OCP Africa, a global leader in the production and exportation of phosphate-based fertilizer, in its avowed commitment to support the development of Nigeria’s agricultural ecosystem has partnered with research institutions in Nigeria to grow wheat production by developing a specialized fertilizer for wheat.
It said the partnership with The Lake Chad Research Institute (LCRI- the institute with the mandate to improve wheat production in Nigeria; The Institute of Agricultural Research and Training (IART)- the institute with the mandate on soil fertility; and the Centre for Dryland Agriculture, BUK- the Centre of excellence for dryland agriculture will proffer solutions that will increase wheat production in Nigeria beyond the abysmal 5 percent of the local consumption.
OCP Africa – Nigeria Country Manager/Deputy Managing Director, Caleb Usoh, represented by the Business Development Manager- Mr. Akin Akinwande disclosed this over the weekend at the two-day inception workshop organized to mark the start of the project, “Soil Mapping and Fertility Evaluation for Formulation and Validation of Wheat specific Fertilizer in Nigeria”, held in Kaduna.
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Usoh said they took the mandate to grow local Wheat production after the Kaduna State Ministry of Agriculture beckoned on it in 2020 for assistance with soil testing. This subsequently led to the development of bespoke fertilizer for about 142,000 hectares cleared for wheat production in the Birnin Gwari area of the state.
He said they felt challenged because of the enormity of work involved as ‘’Wheat production in Nigeria is faced with several problems which include and may not be limited to the following: poor access to improved seed varieties, inappropriate fertilizers & agrochemicals, poor irrigation systems, lack of funding for wheat research systems and poor knowledge of wheat agronomy’’.
He said on the realization that it was a call in the right direction for the phosphate fertilizer giant, and as part of the strategy to leverage collaboration to develop the nation’s agriculture ecosystem, the company called on their research partners to respond to the call with them.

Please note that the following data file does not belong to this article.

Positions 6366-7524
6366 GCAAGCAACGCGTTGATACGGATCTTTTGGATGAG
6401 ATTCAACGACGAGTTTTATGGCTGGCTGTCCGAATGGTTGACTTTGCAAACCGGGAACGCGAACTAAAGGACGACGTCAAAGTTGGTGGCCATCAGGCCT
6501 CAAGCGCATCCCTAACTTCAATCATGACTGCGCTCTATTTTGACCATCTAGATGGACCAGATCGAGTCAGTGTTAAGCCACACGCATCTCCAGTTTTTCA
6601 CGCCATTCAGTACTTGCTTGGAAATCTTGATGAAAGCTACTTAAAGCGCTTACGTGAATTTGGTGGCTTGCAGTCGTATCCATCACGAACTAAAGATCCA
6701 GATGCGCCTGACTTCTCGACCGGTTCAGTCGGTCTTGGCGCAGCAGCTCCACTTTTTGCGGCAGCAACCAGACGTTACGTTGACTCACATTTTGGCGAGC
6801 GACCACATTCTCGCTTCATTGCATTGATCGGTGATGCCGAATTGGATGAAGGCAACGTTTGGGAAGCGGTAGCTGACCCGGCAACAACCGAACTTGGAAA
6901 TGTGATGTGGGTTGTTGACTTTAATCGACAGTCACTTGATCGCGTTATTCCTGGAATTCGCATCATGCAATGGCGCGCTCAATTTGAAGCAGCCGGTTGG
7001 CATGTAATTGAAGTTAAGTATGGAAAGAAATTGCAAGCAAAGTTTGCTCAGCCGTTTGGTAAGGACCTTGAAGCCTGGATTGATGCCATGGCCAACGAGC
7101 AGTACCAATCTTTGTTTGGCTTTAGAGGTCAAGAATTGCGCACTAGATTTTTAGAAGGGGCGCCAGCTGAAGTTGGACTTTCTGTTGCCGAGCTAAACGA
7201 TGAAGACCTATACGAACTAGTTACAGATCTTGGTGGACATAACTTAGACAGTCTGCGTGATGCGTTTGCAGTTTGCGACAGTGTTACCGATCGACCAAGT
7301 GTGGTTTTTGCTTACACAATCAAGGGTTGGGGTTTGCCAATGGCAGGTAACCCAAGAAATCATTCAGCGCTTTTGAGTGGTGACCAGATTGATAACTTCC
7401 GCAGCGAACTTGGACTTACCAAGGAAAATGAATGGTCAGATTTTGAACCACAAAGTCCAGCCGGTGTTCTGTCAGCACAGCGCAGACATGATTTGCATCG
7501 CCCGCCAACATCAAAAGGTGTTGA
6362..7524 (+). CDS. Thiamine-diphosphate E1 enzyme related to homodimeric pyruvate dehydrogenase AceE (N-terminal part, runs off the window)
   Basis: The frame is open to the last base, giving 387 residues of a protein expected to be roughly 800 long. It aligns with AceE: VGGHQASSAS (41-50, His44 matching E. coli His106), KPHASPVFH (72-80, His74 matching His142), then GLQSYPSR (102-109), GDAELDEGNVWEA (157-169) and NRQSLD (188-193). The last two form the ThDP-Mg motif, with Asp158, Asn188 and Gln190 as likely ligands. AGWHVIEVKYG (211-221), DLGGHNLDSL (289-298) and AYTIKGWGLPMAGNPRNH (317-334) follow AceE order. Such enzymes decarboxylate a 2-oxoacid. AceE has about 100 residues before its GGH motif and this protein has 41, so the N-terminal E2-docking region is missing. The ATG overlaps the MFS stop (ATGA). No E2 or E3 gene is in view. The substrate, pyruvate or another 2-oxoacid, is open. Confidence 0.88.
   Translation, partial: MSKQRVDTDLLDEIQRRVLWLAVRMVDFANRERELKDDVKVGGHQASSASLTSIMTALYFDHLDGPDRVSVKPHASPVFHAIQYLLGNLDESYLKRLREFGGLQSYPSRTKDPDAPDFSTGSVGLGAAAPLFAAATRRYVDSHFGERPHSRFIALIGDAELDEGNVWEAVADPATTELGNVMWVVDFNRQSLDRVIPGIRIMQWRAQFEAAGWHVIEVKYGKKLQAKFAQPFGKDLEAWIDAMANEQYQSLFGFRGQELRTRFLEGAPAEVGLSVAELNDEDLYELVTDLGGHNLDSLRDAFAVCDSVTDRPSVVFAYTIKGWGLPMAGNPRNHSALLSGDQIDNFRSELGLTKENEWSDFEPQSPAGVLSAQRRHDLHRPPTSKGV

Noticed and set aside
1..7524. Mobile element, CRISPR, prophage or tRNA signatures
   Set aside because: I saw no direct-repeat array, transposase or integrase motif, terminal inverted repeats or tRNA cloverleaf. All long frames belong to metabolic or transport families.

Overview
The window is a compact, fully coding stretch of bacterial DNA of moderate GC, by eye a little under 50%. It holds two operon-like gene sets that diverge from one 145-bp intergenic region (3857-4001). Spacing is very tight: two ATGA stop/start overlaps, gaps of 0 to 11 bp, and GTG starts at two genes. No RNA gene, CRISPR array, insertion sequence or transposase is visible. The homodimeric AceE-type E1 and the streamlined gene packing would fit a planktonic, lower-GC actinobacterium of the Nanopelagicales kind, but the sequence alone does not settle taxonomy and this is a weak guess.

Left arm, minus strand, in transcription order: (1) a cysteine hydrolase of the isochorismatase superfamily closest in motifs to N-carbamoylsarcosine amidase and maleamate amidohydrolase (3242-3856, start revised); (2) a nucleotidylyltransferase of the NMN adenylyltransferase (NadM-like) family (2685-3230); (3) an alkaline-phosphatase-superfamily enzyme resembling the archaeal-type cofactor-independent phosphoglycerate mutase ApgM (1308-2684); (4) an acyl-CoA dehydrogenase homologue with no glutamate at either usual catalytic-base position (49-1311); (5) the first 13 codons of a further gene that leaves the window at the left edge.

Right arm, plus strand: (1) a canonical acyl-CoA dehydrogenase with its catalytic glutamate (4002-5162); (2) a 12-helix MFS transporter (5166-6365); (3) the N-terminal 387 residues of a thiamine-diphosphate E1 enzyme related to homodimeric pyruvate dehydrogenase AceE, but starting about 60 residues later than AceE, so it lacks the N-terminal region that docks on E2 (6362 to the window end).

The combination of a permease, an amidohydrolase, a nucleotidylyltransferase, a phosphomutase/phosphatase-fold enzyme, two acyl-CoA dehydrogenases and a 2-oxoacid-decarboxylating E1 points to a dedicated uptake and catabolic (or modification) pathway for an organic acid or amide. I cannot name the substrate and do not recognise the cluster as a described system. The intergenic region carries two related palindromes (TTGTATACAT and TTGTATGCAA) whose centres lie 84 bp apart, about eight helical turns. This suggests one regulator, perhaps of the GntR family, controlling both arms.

He also calls on all stakeholders in agriculture – governments, donor and developmental agencies, farmers, and the farming community, to support the laudable project that requires collective efforts to achieve the desired result.
In his paper presentation on the Status of Wheat Research and Production in Nigeria, Dr. Oluwasina Olabanji, Former Executive Director at LCRI said, Nigeria requires 5.1 million tons of wheat grain annually, but presently produces only 300,000 metric tonnes (2017) and thus depend on imports to meet the huge deficit.
He said, “Nigeria spends about US$4.7 billion annually importing wheat before the advent of the wheat value chain in 2013 and support to Agricultural Research for Development of Strategic Crops (SARD-SC) in Africa funded by African Development Bank. The intervention of these projects in twelve (12) states of Nigeria, which included: Borno, Yobe, Bauchi, Kano, Jigawa, Katsina, Gombe, Zamfara, Sokoto, Kebbi, Kaduna, and Plateau reduced the importation of wheat by 30 percent in 2017.
“Wheat consumption in Nigeria is bound to increase from the present import level of US$5.1billion between now and year 2050 due to growing population especially at the urban cities if proactive actions are not taken.
In her remarks, Prof. Veronica Obatolu, Executive Director, Institute of Agric Research and Training (IART), Ibadan said for any successful agriculture, one needs to take care of the soil because soil is the bedrock for increasing yield.
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She said they have done a lot of research on crop variety genetic improvement and have observed that farmers are not getting what they are supposed to get which is bad because the soil has not been taken care of as the first foundation for successful farming.
‘’So, this project now is addressing that, so that we will be able to be crop-specific; test the soil and see what is milting within that soil, because each of the crops needs different nutrients and by testing the soil in different local governments, and different areas, we will be able to determine what that particular soil lacks within a particular community and how we can mix the fertilizer to make inputs to be able to benefit the wheat farmers’’, she asserted.
Representing the President of Wheat Farmers Association of Nigeria, Salim Mohammed, the Kano State acting chairman, Musa Shehu Sheka, said they are happy about the event as it is solely for them.
He said the current capacity of wheat production in the nation is very poor when compared to other countries like Sudan, Brazil, and others where they produce nine tonnes per hectare every year, but in Kano, it is not more than two to three tonnes per year that are being produced.
On how the programme will increase the quality of wheat production, he said when the soil is tested, we are going to have a result and that is what is going to inform the fertilizer to be applied.